It doesn’t matter what industry you’re in, your business needs a website.
At the most basic level you, the business owner, need a presence on the web. The days of rolodexes and phonebooks are long over. People go to the web to find information. Therefore at the very least, your business needs a website with your basic information. People need to know how to reach you, and they need to know what you can do for them.
Don’t worry. It doesn’t have to be difficult.
The content, complexity, time and money that you invest in your website will be determined by a number of things: your industry, the size of your customer base, your geographic location… and the list goes on.
Building your first website may seem like a difficult task, but it doesn’t have to be. You have a number of options to pick from depending on your skills, budget and time constraints.
- Learn to code HTML, or become a Full Stack Developer. Learning to code is a real option, but it is a major investment that takes years to master.
- Hire a web developer. Web developers range widely in skill and price. You can hire anything from a freelancer to an entire firm.
- Use an online web service such as Wix, Weebly, or Google Sites.
A website can be totally 100% free. The only catch is that you won’t have a unique domain name like we do. (See: www.EmpireStrategists.com) If you want a free website, you will have to settle for a domain that looks like www.YourCompany.Weebly.com.
Starting at about $20 a year, you can purchase your own domain name. Some website hosts (most commonly advertised are Wix, WordPress, Weebly and Squarespace) offer templates and tools that make web design easy. They typically start at around $10-50 per month.
What Your Website Needs
Every business has unique needs and requirements. Your website should be tailored to the needs of your business. Websites can range from simple to complex. A simple website is like a business card. It offers your visitors the information that they need to start doing business with you. A simple, barebones website can be relatively effective with only one page. Make sure to include a summary of what you offer and make it visually appealing. Generally we recommend having a few sections for a simple website including:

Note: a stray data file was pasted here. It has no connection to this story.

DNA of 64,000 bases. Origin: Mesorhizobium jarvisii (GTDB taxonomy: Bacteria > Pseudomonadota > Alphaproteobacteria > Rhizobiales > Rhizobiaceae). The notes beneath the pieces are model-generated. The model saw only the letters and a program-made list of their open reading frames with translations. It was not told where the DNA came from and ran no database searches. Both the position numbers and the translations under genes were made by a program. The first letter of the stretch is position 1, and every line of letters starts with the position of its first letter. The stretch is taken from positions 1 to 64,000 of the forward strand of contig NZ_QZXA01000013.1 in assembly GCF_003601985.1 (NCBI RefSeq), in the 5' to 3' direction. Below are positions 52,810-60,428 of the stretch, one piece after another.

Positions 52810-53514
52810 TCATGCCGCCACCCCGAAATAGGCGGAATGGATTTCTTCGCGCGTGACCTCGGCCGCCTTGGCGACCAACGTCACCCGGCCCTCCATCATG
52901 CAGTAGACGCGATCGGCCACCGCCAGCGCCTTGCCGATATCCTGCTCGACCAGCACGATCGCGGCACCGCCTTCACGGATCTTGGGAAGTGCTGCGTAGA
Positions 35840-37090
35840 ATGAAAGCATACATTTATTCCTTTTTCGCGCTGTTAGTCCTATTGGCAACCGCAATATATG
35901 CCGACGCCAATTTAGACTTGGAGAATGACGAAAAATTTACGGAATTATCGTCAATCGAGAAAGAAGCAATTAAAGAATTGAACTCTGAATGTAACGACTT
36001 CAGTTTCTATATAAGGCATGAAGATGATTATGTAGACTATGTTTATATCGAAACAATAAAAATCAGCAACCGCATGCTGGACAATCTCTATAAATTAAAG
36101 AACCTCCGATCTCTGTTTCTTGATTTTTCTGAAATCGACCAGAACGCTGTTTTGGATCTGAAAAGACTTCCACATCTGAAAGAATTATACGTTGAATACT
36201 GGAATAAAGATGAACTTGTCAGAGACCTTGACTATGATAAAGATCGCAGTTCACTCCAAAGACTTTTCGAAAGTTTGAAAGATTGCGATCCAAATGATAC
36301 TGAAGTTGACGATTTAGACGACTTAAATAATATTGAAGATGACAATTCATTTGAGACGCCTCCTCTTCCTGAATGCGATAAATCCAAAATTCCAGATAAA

- Home page: Your Home page should feature a BLUF (a bottom-line up front). Your visitors should have an idea of what your business is about the moment they visit your page.
- FAQ: You can save yourself some time by answering common questions on your FAQ page. Don’t underestimate the number of billed hours that go wasted answering obvious questions.
- Contact: Add your phone number, email and physical address. We also suggest setting up a widget that allows people to submit questions through the website itself and be sure to require contact information.
- About: Your “About Page” is your chance to connect with your customers. This is where you can talk about your mission, your passion and why you care about what you do. It’s also a chance for you to show off a picture of yourself and your team.
- A complex website can offer tools, database services, eCommerce, live chat, forums, and other high value services. Your limit is going to be your budget, your time and your imagination. Remember a website is an investment and everyone’s investment needs are different.